To find out more about music NFTs, read here.
How do people make money on NFTs?
Making money on NFTs is easy.
It involves a lot of research, due diligence, market timing, gut feeling, and luck. Even when all those factors work together swimmingly, you may still lose money or be lucky to break even.
Sometimes, the least expensive way to buy an NFT is during its release or the minting phase.
Minting an NFT is when a collection is being revealed or released for the first time. It’s like going to a movie premiere, and let’s imagine the movie has 10,000 scenes. That’s what the typical NFT minting process is – a collection of 10,000 images released for the first time.
Most projects will charge anywhere between 0.05 and 0.10 ETH (ether – which is the currency on the Ethereum blockchain) to mint an item.
In terms of price action, the buyer is essentially at the mercy of the developers in their ability to deliver on promises to grow the project’s brand. If you feel like you did your research, joined the Discord channel, and believe in the direction of the project, then you should be happy with your purchase.
In the end, you have to be happy with the art, what the project stands for, and that you’re joining a supportive and passionate community that you can hang out within a virtual space/chat room.
However, expecting to profit from your purchase every time is like expecting profit from a painting you buy while on vacation. Are you really hoping to sell it someday for double the price, or are you holding it for the memories it brings? Keep that in mind.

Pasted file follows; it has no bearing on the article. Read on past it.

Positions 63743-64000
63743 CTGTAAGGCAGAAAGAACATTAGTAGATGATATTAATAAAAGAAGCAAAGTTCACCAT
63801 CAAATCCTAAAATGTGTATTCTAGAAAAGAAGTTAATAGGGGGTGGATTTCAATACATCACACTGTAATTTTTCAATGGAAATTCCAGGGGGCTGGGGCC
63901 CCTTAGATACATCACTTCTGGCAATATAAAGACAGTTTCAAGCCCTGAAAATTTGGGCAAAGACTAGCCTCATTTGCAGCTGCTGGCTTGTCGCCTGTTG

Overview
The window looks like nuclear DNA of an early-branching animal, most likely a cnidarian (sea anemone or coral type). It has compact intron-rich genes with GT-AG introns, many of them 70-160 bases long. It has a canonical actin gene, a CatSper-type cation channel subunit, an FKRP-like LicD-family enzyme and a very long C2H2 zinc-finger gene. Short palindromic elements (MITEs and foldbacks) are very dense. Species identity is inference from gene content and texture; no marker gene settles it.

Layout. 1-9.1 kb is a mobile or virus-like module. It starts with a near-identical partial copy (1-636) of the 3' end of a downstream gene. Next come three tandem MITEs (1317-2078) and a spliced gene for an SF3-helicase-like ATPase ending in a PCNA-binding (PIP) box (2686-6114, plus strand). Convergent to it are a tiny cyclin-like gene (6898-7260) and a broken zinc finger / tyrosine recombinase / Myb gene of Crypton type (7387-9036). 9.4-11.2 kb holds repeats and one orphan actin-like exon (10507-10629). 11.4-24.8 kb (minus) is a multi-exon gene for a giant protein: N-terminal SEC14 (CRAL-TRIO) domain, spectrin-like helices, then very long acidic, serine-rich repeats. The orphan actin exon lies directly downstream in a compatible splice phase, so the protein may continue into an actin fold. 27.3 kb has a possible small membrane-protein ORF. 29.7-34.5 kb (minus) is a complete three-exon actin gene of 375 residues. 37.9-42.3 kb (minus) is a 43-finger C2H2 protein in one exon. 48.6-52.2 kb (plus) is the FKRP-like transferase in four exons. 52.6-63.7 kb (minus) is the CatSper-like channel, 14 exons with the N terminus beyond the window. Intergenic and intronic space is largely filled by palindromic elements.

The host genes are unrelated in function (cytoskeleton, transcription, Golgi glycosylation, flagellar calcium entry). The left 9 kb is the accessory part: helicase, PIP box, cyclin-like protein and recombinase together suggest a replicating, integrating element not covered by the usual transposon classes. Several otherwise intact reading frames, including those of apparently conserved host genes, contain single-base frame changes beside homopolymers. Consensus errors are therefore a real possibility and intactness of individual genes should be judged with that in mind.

While minting seems straightforward, it’s anything but for the most coveted and anticipated collections. To mint what are perceived to be the best projects, you have to compete with tens of thousands of people from the very beginning to get whitelisted.
What’s a Whitelist?
A whitelist (WL) is a group of people who get to mint NFTs ahead of the general public.
For example, if a collection has 10,000 NFTs, they’ll usually reserve anywhere between 3,000-4,000 spots for a whitelist. The people on these whitelists are guaranteed to be able to buy an NFT and not have to battle the crowds at the public mint.
Why is this important?
Because for popular and highly anticipated NFT collections, a project may sell out in under 1 minute if the demand is high enough. There’s no guarantee you’ll get anything during a public sale.
OK, so how do I get on a Whitelist?
This varies from project to project.
Generally speaking, a project will set up its Discord channel a few months before the minting date. Its members can earn their way onto a whitelist by doing things like:
- Engaging in discussions with other members on Discord
- Using Twitter to promote the project on “Twitter Raids”
- Entering/winning WL competitions in the Discord, e.g. fanart contests
- Holding an NFT from a project’s prior collection
- Owning NFTs from partner projects
The first three ways mentioned above are more about “earning” in the sense of taking an active role in the community. The other two ways involve investing in other projects to buy your way onto a whitelist.
But beware, some of these whitelists can be incredibly competitive.
Some people are already outsourcing the job of engagement to others. Look at the search results for “NFT whitelists” on the freelance work site Upwork, and you’ll find several listings hiring people to acquire whitelist spots.
Read this article to learn more about whitelisting and what some people do to get on them.
Where and how can I buy NFTs?
Before we talk about the platforms you use to buy NFTs, we should take a quick look at digital wallets because you can’t buy much without one.